I realize that I'm going to have to graduate eventually. I assume that I will teach eventually on a collegiate level. With any luck, I'll land a tenure track position somewhere and get busy making undergraduates love science.
My five year objectives include:
1. Developing a course on evolution that moves beyond a presentation of the scientific evidence. The greatest weakness that I see today in the teaching of evolution at the college level is that it doesn't deal head-on with the social, political, and religious attacks against it. We teach kids the principles and expect them to connect the dots. I am convinced that it takes more effort than most kids are willing to invest to connect those dots and thus, most strict science-based courses on evolution fail to make any real inroads into the public controversy surrounding this "hot topic". I hope to develop a course that teaches those scientific principles, but also details the way evolution has informed other branches of science, especially medicine, and to dispel some of the most popular social, political and religious arguments against evolution. Until the majority of people understand what evolution is and is not, unless scientists can use that understanding to adequately address false arguments against it, science will continue to flounder, people will continue to see their faith as a viable alternative to "accepting" scientific evidence, and our country will continue to fall behind the rest of the world.
2. Helping undergraduates take the bold step into adulthood and personal responsibility. This means I will be understanding but I will not coddle them. I will not be swayed by lame excuses that seem to cloud the otherwise competent thinking of many professors I've seen. I will demand and reward excellence as well as personal responsibility. It is my ardent desire that any student who fails to perform well in my courses will not see ME as the problem, but rather their own behavior.
3. Creating meaningful, exploration-based labs for any course I teach. I have taught more labs than I care to mention that depend on tired high-school level rote experimentation (if one even dares to call it that). If we are to make students critical thinkers and skeptics, we need to challenge them to think critically and be skeptical. Handing them a lab exercise that has only one possible outcome is not the way to achieve this. It is my belief that any course with a lab has a responsibility for that lab session to be interesting and advance the course objectives. If we aren't going to do something worthwhile, we shouldn't waste our own time or that of students. Those times that I was given a chance to develop lab activities, the response was always positive. I think it IS possible to harness the creative juices of graduate assistants. Give them some rope and let them lasso a new approach.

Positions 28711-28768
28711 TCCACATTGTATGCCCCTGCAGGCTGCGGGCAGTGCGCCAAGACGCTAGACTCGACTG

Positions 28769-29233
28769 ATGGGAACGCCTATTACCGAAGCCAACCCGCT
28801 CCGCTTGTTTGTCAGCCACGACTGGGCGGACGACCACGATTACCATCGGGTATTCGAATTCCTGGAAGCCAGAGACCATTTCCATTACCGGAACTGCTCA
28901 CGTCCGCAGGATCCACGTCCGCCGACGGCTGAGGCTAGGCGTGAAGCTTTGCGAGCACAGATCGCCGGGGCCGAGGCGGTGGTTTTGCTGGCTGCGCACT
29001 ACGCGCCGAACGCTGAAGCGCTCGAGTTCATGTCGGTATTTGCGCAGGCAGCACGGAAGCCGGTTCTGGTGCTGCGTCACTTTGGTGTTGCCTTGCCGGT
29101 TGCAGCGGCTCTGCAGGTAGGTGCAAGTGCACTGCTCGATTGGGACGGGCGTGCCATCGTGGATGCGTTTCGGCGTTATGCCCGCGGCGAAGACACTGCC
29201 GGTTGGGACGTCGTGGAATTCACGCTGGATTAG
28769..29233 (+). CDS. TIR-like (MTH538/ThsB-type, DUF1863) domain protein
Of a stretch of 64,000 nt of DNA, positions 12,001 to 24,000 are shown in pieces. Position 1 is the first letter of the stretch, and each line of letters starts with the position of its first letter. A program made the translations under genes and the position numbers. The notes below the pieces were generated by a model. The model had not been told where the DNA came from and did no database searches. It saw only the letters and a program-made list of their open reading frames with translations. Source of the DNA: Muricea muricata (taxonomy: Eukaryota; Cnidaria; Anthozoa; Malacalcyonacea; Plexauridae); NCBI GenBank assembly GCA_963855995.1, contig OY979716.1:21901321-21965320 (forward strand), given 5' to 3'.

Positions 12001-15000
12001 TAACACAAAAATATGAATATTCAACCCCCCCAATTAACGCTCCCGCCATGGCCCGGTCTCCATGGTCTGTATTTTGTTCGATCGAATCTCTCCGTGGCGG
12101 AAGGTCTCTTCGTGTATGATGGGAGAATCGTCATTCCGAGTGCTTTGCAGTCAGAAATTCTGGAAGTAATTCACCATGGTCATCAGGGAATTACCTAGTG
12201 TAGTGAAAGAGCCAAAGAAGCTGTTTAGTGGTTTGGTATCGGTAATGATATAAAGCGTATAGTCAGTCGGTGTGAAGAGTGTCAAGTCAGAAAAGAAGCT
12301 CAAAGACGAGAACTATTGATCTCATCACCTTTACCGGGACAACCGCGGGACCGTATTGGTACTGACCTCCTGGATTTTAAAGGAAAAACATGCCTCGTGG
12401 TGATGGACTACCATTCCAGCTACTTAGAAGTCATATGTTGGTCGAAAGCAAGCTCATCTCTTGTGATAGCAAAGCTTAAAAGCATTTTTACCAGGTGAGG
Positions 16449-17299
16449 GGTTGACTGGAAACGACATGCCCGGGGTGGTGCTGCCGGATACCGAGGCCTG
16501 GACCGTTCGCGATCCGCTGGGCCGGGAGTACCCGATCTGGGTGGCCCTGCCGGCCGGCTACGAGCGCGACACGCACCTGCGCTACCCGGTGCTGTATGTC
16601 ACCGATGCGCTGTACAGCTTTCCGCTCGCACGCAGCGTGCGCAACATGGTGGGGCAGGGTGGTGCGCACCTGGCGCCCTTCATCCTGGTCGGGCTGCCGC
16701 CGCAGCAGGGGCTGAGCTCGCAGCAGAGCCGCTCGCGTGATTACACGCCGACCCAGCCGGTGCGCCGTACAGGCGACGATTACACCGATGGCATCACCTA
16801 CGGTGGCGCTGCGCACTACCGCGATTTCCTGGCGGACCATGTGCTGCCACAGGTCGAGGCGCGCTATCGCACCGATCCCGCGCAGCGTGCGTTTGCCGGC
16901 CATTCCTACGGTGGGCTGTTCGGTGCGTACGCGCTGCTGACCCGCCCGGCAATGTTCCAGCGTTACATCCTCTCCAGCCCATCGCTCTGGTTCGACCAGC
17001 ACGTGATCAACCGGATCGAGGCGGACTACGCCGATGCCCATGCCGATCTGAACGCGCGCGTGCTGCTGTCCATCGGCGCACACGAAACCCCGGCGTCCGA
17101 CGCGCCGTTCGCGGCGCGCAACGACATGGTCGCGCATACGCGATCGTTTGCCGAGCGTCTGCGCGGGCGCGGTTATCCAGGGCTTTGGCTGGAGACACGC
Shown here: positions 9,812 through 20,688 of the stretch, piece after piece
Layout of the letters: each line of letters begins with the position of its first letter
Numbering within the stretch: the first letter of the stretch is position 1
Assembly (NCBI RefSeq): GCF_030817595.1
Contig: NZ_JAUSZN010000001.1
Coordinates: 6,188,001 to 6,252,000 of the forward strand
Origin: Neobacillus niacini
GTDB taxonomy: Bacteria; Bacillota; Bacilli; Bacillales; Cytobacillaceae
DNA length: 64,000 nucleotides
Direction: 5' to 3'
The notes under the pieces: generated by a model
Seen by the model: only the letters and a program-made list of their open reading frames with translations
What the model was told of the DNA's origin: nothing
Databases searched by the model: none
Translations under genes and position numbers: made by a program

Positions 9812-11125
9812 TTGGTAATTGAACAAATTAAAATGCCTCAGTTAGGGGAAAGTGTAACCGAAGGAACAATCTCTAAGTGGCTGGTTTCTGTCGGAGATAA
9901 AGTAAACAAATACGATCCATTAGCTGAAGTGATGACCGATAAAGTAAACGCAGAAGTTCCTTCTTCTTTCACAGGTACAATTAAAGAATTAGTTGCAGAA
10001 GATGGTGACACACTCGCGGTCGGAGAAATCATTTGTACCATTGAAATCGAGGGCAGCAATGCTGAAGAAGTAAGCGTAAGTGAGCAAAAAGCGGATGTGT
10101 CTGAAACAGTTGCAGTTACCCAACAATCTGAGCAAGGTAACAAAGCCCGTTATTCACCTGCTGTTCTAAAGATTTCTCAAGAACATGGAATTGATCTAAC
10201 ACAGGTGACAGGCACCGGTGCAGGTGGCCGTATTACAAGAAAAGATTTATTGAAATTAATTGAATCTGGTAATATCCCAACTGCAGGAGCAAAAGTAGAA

4. Find new, meaningful research avenues. I know that I am hamstrung in this effort now by virtue of this not being a particular strength of my mentors and department. But I hope to be able to foster that in myself and through my colleagues. I would like to collaborate on big picture projects that are cross-disciplinary in nature.
5. I see myself becoming more politically active/outspoken regarding scientific issues. Not that I'm slouching on that now.
6. I would like to begin to reach out to the general public through writing when possible to advance public understanding of science.